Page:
The Grand Prize winner(s) plus one parent or guardian per winner will win an amazing 10 day trip to the Galapagos Islands with National Geographic Expeditions. Traveling aboard, the winner(s) will visit Darwin's living laboratory and experience up-close encounters with unique species such as flightless cormorants, marine iguanas, and domed giant tortoises.

Google will cover the cost of Economy Class flights to the Galapagos from the winner’s home. The prize is valid for one year from 11 July 2011 and must be booked directly via National Geographic expeditions. It does not, however, included items of a personal nature such as internet usage, laundry or spa services.

A Scholarship from Google

A $50 000 scholarship will be split equally between team members should a team win this prize. This scholarship is intended to be used towards the finalists’ further education.

A Once in a Lifetime Experience

The Grand Prize winner will have first choice of an experience at one of the following partner organizations: CERN, Google, the LEGO Group, or Scientific American.

A Personalised LEGO Prize

  • A package from Scientific American.
  • Digital Access to Scientific American Archives for your school.
  • Digital access for the finalists' schools for a year. This prize is valid up to 12 months from winning the prize on 11 July 2011.
  • A personal LEGO color mosaic (one for each team member, to build her/himself) and 1 personal, exclusive LEGO box - specially made for the occasion.

Finalist Winner Prizes

A $25 000 scholarship from Google, split equally between team members should a team win this prize. The Finalists will have second and third choice by random selection of one of the remaining experiences at one of the above-mentioned partner organizations.

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VIDEO: Interview with Mango Groove's Claire Johnston

CLAIRE Johnston of Mango Groove fame was at Gateway the other week promoting her band’s latest album Bang the Drum. The album is great – a little different in pace to what Mango Groove fans are familiar with but is still in vibey and Proudly South African Mango Groove style. A colleague and I caught up with Claire Johnston for an interview. The video supplement and article follows:

Interview with Claire Johnston

Ryan Calder

IT’S 9 am on Monday morning, and my colleague Galen Schultz and I make our way to the food court of Gateway Shopping Centre, carrying video cameras and dictaphones. Claire Johnston of Mango Groove is instantly recognisable.

Wearing a funky tartan cap, the famous blonde singer is sitting with her EMI rep Kevin at a coffee table in the food court as we approach. They stand to greet us and I immediately note her black and white jersey, which I refrain from mentioning, given the poor run of form of the Sharks in recent weeks. Still, I like that she’s thought about it. When in Rome...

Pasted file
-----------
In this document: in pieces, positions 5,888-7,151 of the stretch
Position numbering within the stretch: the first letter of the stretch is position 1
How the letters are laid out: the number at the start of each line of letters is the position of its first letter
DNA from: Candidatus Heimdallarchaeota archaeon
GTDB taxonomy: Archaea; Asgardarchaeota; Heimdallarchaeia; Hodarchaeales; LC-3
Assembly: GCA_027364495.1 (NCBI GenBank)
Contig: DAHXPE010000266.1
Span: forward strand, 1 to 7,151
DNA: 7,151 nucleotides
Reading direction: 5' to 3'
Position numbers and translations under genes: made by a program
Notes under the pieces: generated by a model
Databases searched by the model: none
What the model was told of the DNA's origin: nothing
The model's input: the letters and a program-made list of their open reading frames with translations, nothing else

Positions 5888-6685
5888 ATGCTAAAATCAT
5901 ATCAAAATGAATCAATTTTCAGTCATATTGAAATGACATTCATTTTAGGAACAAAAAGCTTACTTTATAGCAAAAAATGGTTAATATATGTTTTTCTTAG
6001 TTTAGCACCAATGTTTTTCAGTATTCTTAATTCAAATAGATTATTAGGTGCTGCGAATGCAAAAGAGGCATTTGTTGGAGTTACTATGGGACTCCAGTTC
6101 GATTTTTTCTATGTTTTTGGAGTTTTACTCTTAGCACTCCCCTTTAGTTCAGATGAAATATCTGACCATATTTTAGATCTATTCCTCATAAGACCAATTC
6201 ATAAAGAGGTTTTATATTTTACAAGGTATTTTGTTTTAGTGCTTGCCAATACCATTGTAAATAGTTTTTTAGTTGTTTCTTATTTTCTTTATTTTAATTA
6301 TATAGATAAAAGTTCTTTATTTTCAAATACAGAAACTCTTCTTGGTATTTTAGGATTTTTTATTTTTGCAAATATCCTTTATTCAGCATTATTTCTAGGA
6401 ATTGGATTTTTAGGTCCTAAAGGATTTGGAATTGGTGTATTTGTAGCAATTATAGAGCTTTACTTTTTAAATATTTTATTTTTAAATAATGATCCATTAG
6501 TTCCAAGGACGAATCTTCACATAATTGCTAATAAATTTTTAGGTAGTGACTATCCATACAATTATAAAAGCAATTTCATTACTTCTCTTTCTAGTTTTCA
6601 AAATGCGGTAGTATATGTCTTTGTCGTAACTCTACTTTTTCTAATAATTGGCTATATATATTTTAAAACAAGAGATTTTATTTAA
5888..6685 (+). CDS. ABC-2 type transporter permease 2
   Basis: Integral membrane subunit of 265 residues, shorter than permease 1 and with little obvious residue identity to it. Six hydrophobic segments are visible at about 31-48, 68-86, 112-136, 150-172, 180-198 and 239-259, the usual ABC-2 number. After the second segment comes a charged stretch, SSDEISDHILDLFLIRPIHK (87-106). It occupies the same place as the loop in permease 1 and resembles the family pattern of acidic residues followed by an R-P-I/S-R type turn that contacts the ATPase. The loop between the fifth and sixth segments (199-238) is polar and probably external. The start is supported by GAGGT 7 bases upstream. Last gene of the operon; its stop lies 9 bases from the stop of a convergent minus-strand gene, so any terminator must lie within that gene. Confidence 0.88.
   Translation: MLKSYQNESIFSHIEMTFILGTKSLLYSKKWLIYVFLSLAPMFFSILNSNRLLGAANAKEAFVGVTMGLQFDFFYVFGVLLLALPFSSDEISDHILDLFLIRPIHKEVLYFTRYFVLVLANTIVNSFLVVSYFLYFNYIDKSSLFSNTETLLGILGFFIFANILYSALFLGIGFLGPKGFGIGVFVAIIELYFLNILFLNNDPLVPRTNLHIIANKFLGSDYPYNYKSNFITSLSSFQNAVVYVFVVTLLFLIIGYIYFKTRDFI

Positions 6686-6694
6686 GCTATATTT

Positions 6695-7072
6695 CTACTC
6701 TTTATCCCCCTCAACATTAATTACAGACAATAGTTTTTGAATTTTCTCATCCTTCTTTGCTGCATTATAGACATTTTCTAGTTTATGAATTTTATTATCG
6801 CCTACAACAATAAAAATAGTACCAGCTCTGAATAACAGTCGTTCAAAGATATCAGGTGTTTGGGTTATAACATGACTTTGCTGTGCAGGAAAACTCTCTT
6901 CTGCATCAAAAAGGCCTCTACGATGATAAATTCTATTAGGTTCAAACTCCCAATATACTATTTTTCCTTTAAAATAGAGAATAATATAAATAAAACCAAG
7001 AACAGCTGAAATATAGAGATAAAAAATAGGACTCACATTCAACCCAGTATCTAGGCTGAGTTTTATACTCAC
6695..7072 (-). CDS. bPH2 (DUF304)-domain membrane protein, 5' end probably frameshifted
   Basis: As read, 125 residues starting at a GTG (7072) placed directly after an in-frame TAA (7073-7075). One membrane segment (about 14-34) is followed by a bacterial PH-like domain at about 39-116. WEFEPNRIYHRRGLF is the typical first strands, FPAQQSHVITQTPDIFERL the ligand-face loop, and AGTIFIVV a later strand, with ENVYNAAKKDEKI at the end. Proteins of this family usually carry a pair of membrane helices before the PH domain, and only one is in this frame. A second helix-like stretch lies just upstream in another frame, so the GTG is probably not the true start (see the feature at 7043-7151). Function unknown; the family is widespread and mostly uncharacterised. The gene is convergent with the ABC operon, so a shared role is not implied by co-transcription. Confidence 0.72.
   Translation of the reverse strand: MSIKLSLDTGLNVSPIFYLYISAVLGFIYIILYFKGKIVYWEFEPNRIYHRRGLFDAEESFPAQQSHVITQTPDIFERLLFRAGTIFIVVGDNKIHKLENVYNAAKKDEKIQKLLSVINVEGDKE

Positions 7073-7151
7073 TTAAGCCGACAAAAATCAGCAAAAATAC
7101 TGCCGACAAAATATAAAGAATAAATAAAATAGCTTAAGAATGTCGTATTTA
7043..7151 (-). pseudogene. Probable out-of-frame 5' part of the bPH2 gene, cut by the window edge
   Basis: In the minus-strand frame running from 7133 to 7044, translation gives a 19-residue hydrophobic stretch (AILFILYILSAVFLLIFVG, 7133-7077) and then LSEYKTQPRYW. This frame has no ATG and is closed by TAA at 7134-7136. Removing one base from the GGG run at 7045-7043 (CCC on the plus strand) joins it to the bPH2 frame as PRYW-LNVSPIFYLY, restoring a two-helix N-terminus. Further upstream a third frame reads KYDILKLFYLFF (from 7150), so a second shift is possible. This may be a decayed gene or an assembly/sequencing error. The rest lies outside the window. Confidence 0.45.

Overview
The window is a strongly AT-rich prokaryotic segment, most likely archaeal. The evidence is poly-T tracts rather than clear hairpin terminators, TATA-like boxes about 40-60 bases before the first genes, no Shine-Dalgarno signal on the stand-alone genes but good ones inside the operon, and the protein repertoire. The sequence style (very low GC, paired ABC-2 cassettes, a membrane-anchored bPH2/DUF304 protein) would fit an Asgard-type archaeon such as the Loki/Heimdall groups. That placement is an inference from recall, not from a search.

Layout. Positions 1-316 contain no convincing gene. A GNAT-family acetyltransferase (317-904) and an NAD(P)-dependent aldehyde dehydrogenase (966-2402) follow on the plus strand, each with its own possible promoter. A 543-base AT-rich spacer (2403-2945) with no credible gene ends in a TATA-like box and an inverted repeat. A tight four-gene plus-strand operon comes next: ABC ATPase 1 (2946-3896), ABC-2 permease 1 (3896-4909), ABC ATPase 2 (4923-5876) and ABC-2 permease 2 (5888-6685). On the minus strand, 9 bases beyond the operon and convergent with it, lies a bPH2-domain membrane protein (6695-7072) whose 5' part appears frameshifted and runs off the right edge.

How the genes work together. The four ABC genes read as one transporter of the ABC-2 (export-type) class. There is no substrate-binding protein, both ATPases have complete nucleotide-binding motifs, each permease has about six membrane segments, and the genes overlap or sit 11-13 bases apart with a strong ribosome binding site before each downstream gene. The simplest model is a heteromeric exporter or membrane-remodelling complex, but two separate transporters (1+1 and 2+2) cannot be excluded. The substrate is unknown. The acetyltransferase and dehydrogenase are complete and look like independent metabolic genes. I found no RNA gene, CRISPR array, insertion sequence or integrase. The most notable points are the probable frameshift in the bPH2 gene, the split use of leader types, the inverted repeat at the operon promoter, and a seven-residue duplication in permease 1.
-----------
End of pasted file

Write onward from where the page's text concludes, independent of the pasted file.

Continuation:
We find the quietest corner of the busiest shopping centre in Umhlanga and get to the interview, which has come about after the release of Mango Groove’s latest studio album, Bang the Drum. The album is the band’s first in 14 years.

“Very good question, why now?” Claire Johnston reflects. “Mango Groove never split up, but we all took a break to pursue various projects which we had all wanted to do for a while. You get to a point where you love what you do, but probably don’t appreciate it as much as you should, and that’s a good time to take a break and explore different things.”

Johnston was 17 when she joined the group 25 years ago, and after Mango Groove’s success went on to pursue a solo career which saw the birth of three albums. “But slowly, over the past seven years, we had each started feeling those stirrings again, which was nice. It was nice to know that we were ready.”

Claire highlights the launch of the band’s website as a catalytic point in deciding to record again. “It was amazing once the website was up, we got responses from people asking where we’ve been and what we’ve been doing.

“We did some shows in Gauteng and people went crazy for songs like Hometalk and Special Star, and we knew the magic was still there. That’s why we’re in this industry: it’s a feel-good industry as much as it is a business industry.”

Claire Johnston knows the hardships of making a career as a musician, having recorded Fearless, a solo album in the UK, which she admits was very different from Mango Groove and “refreshing on a personal level”, but which wasn’t received well in South Africa. She then recorded Africa Blue, a collection of songs “which have influenced me and which I am fond of” which were closer to the sound of Mango Groove.

“I like to think of my solo career as running parallel with Mango. It can be done, you just have to be savvy about it.”

For now, however, Johnston’s focus is clearly on Bang the Drum, Mango Groove’s new 16-track offering which clocks in at close to 70 minutes. Recording the album “was like coming home,” Claire Johnston reflects, “because it was in the same studio where we recorded our first album. They’d changed some of the wallpaper and some of the technology was new, but it really felt familiar.”

Out of the studio has come an album that is typically Mango Groove. “People ask us who our target market is. I just say ‘well, everyone’. Perhaps I’m naive, but I like to think that music can do that, that it can stretch across all sorts of boundaires.” -

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Albi The Racist Dragon as seen on Flight of the Conchords

Albi The Racist Dragon is likely not what you're expecting. My sense of humour has often been labeled as "dry." This isn't necessarily a bad thing. It's certainly better than having a wet sense of humour. That's just a little taste of what I mean.

Anyhoo, there's a great show I started re-watching a while back called Flight of the Conchords, which really speaks to my funny-bone. Below is an awe-inspiring clip from the show called Albi the Racist Dragon, which I'm sure all fans will enjoy; as well as any fans of dragons, Albanian boys and good, dry laughter. Enjoy! :)

Albi The Racist Dragon